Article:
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PTU-033 Endoscopic Mucosal Resection of Adenomas and Sessile Serrated Polyps, is there a Difference in Complication Rates?
  1. R Kassam,
  2. J Subhani
  1. Gastroenterology, Basildon and Thurrock University Hospital, London, UK

Abstract

Introduction Introduction: within a regional, DGH based, EMR service, we evaluated whether there is a difference in the complication rate of EMR of adenomas and SSA/P’s.

Methods Method: from January 2007 to February 2016 we prospectively collected data for a single endoscopist (a consultant gastroenterologist, within our institution), for EMR of all large (>19mm) non-pedunculated polyps. A standard EMR technique was used in all patients, a lifting solution consisting of colloid, methylene blue and adrenaline was injected into the submucosal plane. Appropriately lifting lesions were removed with the use of diathermy through a range of standard snare’s. A CONMED diathermy unit using Endocut setting was used for all EMR’s. Lesions were removed either en bloc or piecemeal dependent upon the safety of either resection technique. Following snare resection any residual polyp tissue was treated with APC.

Following uncomplicated EMR’s patients were discharged home with two follow up telephone interviews with a sister in the endoscopy unit scheduled for day 1 and 14 post procedure assessing for complications. Adverse events recorded included perforation, late bleeding or admission. A “site check” was routinely performed at 3 months and if clear at 12 months following the EMR, to assess for recurrence.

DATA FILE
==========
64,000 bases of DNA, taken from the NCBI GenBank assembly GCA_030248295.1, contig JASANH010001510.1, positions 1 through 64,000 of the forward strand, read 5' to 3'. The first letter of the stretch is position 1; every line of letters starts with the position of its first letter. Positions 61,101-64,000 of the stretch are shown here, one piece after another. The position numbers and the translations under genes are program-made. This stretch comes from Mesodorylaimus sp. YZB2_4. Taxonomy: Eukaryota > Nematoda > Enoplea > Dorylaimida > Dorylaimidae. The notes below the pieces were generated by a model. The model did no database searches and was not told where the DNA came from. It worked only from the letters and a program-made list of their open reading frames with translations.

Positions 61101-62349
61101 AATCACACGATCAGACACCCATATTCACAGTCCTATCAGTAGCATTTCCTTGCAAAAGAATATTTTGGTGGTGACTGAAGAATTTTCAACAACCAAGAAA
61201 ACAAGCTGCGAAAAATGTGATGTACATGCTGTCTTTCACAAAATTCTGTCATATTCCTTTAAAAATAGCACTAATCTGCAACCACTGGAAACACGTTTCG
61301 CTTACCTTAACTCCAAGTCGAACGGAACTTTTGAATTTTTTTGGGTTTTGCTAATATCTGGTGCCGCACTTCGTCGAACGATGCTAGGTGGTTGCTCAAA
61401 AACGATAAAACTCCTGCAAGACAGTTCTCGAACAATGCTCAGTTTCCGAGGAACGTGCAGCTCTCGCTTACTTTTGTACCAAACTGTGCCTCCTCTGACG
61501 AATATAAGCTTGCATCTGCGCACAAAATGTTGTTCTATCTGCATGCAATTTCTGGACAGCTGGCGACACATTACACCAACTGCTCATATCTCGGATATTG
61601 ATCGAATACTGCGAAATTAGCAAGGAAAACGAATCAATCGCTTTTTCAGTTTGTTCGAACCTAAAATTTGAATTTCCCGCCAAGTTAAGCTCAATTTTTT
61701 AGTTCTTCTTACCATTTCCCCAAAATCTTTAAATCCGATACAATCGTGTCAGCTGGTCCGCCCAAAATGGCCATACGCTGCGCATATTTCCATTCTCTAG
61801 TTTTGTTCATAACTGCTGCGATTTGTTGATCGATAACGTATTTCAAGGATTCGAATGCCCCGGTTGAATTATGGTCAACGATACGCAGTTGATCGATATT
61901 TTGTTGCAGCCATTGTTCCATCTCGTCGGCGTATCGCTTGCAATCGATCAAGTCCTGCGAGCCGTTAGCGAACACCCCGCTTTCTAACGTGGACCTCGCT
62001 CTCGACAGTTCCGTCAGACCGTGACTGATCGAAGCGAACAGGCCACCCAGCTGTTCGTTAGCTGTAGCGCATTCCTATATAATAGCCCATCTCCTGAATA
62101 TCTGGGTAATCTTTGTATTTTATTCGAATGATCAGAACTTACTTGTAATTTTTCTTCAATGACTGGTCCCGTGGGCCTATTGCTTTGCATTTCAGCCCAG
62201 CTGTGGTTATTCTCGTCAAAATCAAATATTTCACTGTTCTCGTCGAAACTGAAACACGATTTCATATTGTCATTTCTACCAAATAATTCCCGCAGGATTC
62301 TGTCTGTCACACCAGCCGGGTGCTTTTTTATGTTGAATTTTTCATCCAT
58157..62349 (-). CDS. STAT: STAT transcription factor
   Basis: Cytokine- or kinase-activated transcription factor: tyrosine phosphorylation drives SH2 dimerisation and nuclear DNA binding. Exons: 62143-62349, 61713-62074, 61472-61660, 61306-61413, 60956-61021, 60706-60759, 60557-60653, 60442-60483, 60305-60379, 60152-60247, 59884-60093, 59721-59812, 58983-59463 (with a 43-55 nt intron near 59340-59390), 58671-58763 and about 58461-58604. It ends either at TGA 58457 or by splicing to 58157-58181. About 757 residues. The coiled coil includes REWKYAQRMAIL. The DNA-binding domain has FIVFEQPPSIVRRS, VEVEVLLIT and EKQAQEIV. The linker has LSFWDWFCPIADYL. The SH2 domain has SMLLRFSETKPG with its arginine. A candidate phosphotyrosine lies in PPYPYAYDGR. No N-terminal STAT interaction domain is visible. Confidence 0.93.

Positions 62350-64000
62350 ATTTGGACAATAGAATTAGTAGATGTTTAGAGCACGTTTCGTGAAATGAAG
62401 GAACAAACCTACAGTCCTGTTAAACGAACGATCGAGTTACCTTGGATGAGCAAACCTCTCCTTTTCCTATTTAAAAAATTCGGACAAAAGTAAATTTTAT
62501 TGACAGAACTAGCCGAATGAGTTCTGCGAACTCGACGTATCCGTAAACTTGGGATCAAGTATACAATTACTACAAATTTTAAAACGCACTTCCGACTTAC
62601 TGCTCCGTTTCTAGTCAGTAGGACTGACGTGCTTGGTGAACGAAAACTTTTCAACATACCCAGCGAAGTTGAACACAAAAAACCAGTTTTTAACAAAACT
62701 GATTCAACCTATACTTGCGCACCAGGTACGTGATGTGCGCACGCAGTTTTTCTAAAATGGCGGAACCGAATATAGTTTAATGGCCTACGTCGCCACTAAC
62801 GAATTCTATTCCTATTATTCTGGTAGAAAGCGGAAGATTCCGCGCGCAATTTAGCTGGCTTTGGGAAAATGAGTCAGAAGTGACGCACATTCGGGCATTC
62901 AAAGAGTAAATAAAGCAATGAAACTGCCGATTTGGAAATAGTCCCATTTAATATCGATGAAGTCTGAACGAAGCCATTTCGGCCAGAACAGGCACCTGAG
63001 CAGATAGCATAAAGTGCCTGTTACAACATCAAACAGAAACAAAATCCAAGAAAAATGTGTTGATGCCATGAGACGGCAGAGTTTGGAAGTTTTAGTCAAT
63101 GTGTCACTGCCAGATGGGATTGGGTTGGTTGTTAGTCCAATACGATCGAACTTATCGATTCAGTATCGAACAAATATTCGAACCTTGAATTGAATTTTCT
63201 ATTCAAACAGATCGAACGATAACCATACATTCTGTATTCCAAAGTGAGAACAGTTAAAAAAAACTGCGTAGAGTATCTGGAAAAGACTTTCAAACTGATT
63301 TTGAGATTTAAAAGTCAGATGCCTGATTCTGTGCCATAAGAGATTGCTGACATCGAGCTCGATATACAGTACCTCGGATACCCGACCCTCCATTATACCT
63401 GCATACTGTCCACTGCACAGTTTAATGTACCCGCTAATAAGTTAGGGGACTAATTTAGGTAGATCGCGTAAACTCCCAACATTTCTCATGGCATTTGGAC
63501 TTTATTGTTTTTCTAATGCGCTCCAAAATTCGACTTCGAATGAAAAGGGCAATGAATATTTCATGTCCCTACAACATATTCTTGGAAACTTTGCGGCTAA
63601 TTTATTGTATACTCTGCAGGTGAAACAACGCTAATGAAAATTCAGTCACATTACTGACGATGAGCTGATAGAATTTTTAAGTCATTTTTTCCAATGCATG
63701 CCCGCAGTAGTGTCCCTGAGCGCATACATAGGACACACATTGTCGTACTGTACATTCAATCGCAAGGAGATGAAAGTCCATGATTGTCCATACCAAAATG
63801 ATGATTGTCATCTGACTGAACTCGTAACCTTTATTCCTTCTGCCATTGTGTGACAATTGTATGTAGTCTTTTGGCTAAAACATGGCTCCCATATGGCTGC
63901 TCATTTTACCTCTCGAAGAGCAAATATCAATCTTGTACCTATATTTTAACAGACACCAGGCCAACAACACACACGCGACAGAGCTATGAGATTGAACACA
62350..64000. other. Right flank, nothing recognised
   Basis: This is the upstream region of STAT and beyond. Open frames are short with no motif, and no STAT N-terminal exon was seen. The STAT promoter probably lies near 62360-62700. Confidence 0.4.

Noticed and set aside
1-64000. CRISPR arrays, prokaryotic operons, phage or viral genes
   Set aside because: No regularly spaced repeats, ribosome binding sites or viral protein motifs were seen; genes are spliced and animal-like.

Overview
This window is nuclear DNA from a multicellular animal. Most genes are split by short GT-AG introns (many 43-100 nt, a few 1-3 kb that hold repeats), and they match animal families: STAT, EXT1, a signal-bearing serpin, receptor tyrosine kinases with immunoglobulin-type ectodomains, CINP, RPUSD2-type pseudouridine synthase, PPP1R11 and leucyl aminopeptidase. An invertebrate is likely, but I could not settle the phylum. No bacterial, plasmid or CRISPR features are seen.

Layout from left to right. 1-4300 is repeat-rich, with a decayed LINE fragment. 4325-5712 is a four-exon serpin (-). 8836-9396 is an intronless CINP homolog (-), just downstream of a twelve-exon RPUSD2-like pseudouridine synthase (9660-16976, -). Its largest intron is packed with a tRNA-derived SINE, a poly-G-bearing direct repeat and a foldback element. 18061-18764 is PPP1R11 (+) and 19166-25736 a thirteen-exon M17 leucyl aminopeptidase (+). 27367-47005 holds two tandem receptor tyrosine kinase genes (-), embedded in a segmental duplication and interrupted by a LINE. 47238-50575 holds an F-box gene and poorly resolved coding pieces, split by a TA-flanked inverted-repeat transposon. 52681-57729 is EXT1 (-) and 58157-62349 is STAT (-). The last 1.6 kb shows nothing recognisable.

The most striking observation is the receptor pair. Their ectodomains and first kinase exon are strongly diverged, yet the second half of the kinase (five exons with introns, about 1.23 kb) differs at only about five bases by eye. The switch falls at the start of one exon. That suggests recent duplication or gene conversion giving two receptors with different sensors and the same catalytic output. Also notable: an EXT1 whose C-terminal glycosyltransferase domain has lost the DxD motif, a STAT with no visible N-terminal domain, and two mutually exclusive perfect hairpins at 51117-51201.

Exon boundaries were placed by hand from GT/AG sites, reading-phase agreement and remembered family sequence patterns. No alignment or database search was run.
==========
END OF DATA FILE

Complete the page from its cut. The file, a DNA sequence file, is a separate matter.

Histological analysis was carried out by a GI pathologist at our hospital, sessile serrated lesions were classified as per the WHO (2010) classification:1 SSA/P’s without cytological dysplasia, SSA/P’s with cytological dysplasia, traditional serrated adenomas and hyperplastic polyps.

Results A single endoscopist attempted 386 adenoma resections, completing 379 of these. 3 (0.8%) perforations were diagnosed. 20 (5.2%) late bleeds occurred in the adenoma group, 12 (3.1%) of patients with late bleeding required admission. Recurrence in the adenoma group was 10.9% at 12 months(249 patients have completed there 1 year follow up to date).

During the same period the same endoscopist attempted the resection of 19 SSP’s. In this group 3 (16.7%) perforations were diagnosed, there was the same number of patients with delayed bleeding but only 2 (11.1%) patients required admission for bleeding. Recurrence of SSP’s at 12 months 0%(5 patients have completed their 1 year follow up colonoscopy to date).

Conclusion Though a clear difference in size of the cohorts, our data demonstrates a strikingly higher rate of perforations in the SSP group. We note no significant difference in complication rates was observed in a large prospective, multicentre study of 2000 lesions.2

References 1 Snover DC, et al. Serrated polyps of the colon and rectum. WHO Classification Tumours of Digestive System. 2010:160–165.

2 Pellise M, et al. EMR for large serrated lesions in comparison with adenomas: a prospective multicentre study of 2000 lesions. Gut online first, January 2016.

Disclosure of Interest None Declared

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